Mark Bowden also said that consecutive droughts had affected the country in the last few years, while the ongoing conflict had made it difficult for agencies to operate and access communities in the south of the country. He explained.  “If we don’t act now, famine will spread to all eight regions of southern Somalia within two months, due to poor harvests and infectious disease outbreaks,” he declared.  “We still do not have all the resources for food, clean water, shelter and health services to save the lives of hundreds of thousands of Somalis in desperate need.” He also estimated that $300 million would be needed in the next two months to deal with the famine, and said that, meanwhile, the lack of resources was alarming: “Every day of delay in assistance is literally a matter of life or death for children and their families in the famine-affected areas.” Bowden also said that although the United Nations humanitarian agencies welcomed the recent request by Al-Shabaab for international assistance in southern Somalia, the inability of food agencies to work in the region since early 2010 had prevented the United Nations from reaching those who needed food — particularly children – which had contributed to the current crisis. [6]

It was since become clear that Al-Shabaab is still seriously restricting the activities of aid agencies; on the 21st July their spokesman Sheik Ali Mohamud Rage said that aid agencies the group had previously banned are still barred from operating in areas under its control. He called the UN’s declaration of famine in parts of Somalia this week politically motivated and “pure propaganda.” This will mean that only a few aid agencies will be able to respond to crisis in southern Somalia, and the UN World Food Programme, the biggest aid supplier is still banned.[7]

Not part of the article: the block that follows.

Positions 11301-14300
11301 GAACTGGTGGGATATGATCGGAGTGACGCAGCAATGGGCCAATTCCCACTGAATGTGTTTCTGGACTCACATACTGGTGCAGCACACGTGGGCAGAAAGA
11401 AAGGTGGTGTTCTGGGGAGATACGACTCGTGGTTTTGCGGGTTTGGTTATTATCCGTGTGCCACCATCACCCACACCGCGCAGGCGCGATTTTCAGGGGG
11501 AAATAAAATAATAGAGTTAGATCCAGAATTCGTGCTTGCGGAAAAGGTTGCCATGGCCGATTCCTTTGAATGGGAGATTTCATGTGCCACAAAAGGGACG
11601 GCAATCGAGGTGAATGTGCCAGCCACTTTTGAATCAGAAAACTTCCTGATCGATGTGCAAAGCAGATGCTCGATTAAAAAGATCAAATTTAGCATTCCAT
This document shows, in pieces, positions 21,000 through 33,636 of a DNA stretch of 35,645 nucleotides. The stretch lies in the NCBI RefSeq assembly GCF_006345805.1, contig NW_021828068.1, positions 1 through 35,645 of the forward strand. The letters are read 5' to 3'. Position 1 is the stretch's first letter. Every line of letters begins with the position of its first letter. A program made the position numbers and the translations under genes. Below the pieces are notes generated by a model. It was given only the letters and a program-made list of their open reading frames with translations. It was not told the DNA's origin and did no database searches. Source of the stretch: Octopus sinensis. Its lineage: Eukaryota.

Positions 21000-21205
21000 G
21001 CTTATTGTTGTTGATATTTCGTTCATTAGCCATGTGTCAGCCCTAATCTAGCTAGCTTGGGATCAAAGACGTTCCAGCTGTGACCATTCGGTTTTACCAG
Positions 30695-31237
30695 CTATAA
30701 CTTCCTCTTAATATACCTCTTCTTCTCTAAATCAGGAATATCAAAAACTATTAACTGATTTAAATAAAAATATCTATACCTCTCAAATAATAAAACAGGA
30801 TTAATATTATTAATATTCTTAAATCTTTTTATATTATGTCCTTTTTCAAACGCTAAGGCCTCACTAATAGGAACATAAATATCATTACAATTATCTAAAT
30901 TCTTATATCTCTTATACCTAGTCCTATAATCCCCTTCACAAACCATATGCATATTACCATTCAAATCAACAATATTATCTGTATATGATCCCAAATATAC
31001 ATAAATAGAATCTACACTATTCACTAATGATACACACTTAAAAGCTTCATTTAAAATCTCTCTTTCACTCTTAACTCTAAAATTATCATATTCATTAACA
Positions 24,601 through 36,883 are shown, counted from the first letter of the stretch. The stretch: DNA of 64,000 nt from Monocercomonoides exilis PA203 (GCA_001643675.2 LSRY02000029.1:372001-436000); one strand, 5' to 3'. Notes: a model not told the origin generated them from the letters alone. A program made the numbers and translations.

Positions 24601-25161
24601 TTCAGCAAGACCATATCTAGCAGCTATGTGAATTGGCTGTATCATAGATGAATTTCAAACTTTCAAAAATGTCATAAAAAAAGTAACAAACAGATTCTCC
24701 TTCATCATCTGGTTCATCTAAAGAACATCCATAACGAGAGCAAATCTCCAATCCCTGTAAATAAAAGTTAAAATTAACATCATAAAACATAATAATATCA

(c) Idarat Maritime Ltd. 2011

For more information: Karnon.org

Photo: Reuters/Feisal Omar – July 7, 2011 with the kind permission of Alert.Net


[1] UNICEF http://www.unicef.org/infobycountry/somalia_865.html, accessed 22 August 2010

[2] “Horn of Africa drought: UK charities boost Somalia aid”, BBC, 13 July 2011, http://www.bbc.co.uk/news/uk-14132721

[3] Weekly Humanitarian Report OCHA, Issue #25, 17-24 June 2011, UNOCHA Somalia, Nairobi

[4] Zoe Flood – “UN refugee agency warns of crisis ‘of unimaginable proportions’ in Somalia drought”, The Daily Telegraph, London, 6 July 2011, http://www.telegraph.co.uk/news/worldnews/africaandindianocean/somalia/8621079/UN-refugee-agency-warns-of-crisis-of-unimaginable-proportions-in-Somalia-drought.html

[5] Ben Brown – “Horn of Africa drought: A Vision of Hell at the Dabeeb refugee camp”, The Daily Telegraph, 9 July 2011

[6] Press Conference on Somalia Famine by United Nations Humanitarian Coordinator, United Nations, New York, 20 July 2011

[7] Abdi Guled – Somali Islamists vow to maintain aid ban, The Independent, London 22 July 2011